Another yummy blog from our sales guy Dave Knowles. See why he thinks you should Take a Lean Six Sigma Black Belt to Lunch and why the lunch should be pizza!!! #itsalwaysagoodtimeforpizza
Right up front I must confess . . . I LOVE ALL KINDS OF PIZZA! The pizza can be frozen, homemade, chain-store or independent store; basic or gourmet; thin crust, hand-tossed, thick crust, stuffed crust; made of “dough”, bread, pita, or English muffin–“ I love all of them!” In fact, I have never eaten a pizza that I didn’t like . . . crust . . . sauce . . . cheese . . . what’s not to like? And I do have a history here: during my 25+ year professional career as the Director of Dining Services and Summer Conferences at Washington College in Chestertown, Maryland, I was responsible for purchasing, making, and serving, over half a million slices of pizza to my students, clients, friends, family, and myself.
The story of this wonderful food begins in antiquity and the word pizza was first documented in AD 997 in Gaeta (central Italy). One of the earliest forms of pizza in Italy was a flat bread known to the Romans as panis focacius. Modern pizza, when tomatoes were added, was developed in Naples in the late 18th century. Pizza came to America via Italian immigrants in the 19th century but didn’t become popular until after World War ll.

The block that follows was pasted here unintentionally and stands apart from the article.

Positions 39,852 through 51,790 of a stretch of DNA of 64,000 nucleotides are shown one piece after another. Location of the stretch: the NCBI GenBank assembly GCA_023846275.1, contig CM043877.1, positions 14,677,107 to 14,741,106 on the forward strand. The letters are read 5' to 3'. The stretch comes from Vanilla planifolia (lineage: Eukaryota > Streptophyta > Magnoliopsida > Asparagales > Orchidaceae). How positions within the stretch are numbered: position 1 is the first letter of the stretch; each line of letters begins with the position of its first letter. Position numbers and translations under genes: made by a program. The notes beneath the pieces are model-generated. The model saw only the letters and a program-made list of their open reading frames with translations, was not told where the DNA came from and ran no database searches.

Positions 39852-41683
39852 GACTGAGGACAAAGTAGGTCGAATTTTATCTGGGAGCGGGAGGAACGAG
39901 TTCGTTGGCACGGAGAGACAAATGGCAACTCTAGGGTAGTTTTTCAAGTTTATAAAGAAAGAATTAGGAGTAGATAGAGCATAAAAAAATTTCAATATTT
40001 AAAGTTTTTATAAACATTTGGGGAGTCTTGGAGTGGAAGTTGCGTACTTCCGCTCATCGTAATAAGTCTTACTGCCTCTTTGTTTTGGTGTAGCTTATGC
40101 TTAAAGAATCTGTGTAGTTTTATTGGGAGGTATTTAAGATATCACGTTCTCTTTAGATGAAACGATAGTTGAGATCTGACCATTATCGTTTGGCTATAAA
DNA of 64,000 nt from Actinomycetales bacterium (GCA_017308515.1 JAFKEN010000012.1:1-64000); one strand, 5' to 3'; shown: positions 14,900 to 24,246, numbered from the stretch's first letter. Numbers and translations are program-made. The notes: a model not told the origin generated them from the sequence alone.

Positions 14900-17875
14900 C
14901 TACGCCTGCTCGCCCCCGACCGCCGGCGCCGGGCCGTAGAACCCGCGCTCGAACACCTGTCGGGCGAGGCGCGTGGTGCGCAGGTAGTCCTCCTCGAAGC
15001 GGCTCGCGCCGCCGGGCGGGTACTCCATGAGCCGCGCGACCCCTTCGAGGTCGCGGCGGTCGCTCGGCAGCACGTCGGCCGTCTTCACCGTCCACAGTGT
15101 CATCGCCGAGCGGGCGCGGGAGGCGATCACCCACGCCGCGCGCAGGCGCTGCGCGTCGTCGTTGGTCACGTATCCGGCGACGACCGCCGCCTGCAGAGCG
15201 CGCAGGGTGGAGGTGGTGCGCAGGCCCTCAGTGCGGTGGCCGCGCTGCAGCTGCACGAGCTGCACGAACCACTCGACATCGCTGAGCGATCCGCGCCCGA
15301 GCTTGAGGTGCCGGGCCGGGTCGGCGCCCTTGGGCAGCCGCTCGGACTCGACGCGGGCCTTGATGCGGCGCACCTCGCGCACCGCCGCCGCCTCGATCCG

SO . . .Pizza is a delicious and satisfying meal!
What are its similarities to Lean Six Sigma (LSS)?
A. Both are satisfying and provide VALUE to the customer
Pizza is attractive to view, delicious to your olfactory senses and your taste buds, fills-up your stomach, and is reasonably priced. (One large national chain still offers a 12-inch pizza for as low as $5.00!) Pizza is Sooo popular that the US pizza market is $44 billion (and the world pizza market is estimated to be $128 billion). That’s a really big deal and a BIG VALUE!
Lean Six Sigma is a methodology used to innovate and solve problems. It combines the strategies and tools of Lean and Six Sigma. The principles of Lean Six Sigma focus on VALUE – defined from the perspective of the customer. The goal is to increase value-add activities in a process and decrease non-value add (or wasteful) activities.
B. Both have basic ingredients/components
Pizza–as anyone over the age of two knows — is comprised of dough (made from flour), tomato sauce, and cheese! (OK. . .sometimes toppings, too.) The three basic ingredients are usually layered and then baked in a very, very hot oven (500 degrees or greater).
Two basic ingredients of LSS are lean and Six Sigma. Lean focuses on removing wastes while six sigma focuses on removing variation.
Removing waste from processes allows the creation of more value for customers with less work and less resources. The result is an instant gain in the speed of processes and a reduction in the cost of getting things done.
Removing variation from processes improves the quality of those processes because the processes consistently deliver value.
When you combine the efficiency of lean with the effectiveness of six sigma the result is a work team doing the right things (waste has been removed) and doing things right (variation has been removed).
C. Both engage people